BY JACKSON CARMUSIN // MARCH 25, 2014 //
When you’re paying $32,800 for one year of college tuition, adding $950 to the total doesn’t seem like much. But now think about what you could do with $950.
That’s the amount tuition will rise at Curry College next year. Fees are also increasing by $50, to $1,665. And for those living on campus, room and board will go up by $200, to $13,510, for a total of $48,925.
PAL students are looking at additional increases, such as $200—from $6,540 to $6,740—for credit-bearing services. Additionally, the PAL support services fee will go up $100. Curry’s website accounts for additional expenses, such as transportation and books.
According to some students, the annual increases are tough to stomach.
“While I’m not paying, my parents are, I think it’s ridiculous that we’re paying more and more,” said senior communication major Andrew Dilworth.
According to sophomore English major Mary Thomas: “College is supposed to prepare us for life, but it just hurried us into debt.”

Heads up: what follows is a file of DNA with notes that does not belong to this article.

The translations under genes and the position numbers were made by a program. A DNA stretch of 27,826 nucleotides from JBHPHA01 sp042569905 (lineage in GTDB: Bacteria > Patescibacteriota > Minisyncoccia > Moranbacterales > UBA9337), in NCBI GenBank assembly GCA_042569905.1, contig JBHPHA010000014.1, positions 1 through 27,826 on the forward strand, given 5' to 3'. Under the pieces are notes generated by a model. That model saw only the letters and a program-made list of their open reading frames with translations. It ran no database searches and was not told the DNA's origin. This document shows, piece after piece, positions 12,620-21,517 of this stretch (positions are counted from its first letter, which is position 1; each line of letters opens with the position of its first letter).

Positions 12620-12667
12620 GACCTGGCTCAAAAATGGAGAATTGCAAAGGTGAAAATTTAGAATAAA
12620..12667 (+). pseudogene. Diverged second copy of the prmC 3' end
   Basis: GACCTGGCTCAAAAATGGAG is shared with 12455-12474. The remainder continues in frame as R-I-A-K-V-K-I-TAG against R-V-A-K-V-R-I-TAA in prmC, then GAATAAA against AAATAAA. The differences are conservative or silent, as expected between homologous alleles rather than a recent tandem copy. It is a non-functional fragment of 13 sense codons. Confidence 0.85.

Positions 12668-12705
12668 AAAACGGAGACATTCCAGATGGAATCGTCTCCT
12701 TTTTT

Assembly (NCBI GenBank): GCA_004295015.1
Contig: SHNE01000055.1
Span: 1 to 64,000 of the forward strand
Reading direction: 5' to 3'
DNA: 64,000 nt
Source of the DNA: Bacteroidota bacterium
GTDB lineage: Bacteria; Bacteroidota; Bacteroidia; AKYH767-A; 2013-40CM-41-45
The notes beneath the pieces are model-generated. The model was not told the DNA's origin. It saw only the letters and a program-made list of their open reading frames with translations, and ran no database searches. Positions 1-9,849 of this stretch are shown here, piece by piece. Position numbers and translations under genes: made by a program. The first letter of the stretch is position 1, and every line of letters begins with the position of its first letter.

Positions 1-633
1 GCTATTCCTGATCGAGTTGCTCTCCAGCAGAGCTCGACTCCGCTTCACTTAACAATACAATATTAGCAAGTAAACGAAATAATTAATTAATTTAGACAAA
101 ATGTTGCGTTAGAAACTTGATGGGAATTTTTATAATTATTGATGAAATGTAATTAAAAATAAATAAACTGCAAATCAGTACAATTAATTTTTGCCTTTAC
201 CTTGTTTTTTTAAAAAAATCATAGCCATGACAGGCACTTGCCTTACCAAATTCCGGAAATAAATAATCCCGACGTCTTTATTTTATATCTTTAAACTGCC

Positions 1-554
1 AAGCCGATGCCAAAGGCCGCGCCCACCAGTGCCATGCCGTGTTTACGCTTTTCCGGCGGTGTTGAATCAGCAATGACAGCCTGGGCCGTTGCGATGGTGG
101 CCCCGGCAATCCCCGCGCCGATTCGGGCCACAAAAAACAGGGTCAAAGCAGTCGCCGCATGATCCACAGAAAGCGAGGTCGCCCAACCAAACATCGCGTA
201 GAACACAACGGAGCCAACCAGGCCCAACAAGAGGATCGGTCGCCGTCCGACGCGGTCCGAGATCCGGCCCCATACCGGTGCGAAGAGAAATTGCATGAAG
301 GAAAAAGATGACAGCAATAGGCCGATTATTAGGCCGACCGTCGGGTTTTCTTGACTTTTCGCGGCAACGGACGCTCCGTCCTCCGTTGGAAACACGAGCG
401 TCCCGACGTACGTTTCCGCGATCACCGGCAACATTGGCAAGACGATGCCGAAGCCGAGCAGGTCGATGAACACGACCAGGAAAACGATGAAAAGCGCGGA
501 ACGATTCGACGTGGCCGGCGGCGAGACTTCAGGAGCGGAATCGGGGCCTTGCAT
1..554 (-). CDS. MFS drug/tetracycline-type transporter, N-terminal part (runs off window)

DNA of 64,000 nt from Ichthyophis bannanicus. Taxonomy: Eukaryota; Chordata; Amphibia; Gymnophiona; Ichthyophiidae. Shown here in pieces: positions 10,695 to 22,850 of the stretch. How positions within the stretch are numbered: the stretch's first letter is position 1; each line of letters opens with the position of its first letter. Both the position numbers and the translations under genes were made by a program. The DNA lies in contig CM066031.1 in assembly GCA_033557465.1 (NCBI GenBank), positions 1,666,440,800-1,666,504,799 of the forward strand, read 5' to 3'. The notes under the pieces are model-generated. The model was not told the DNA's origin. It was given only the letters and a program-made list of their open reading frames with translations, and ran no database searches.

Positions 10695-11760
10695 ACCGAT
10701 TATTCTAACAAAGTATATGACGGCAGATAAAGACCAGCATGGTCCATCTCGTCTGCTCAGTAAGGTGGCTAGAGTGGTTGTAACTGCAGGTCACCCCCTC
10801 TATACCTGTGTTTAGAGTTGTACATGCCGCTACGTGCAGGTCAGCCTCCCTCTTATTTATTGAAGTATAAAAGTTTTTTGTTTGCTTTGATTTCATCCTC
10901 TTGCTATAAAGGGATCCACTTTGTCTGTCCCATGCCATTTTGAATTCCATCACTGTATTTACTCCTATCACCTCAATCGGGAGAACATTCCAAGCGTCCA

In 2012, the average debt load of college graduates that year was $29,400, reports the Institute for College Access & Success’ Project on Student Debt. And that’s just among those who graduated; the figures don’t include students who dropped out or were dismissed.
Curry is hardly unusual when it comes to the cost of attending a private college in New England. Similarly sized schools that are categorized as “somewhat selective” in their student acceptance rates, according to The College Board, cost the same as Curry. For example, Stonehill College (tuition of $36,160 in 2013-14), Salve Regina University ($34,950) and Regis College ($34,380) are all slightly more than Curry.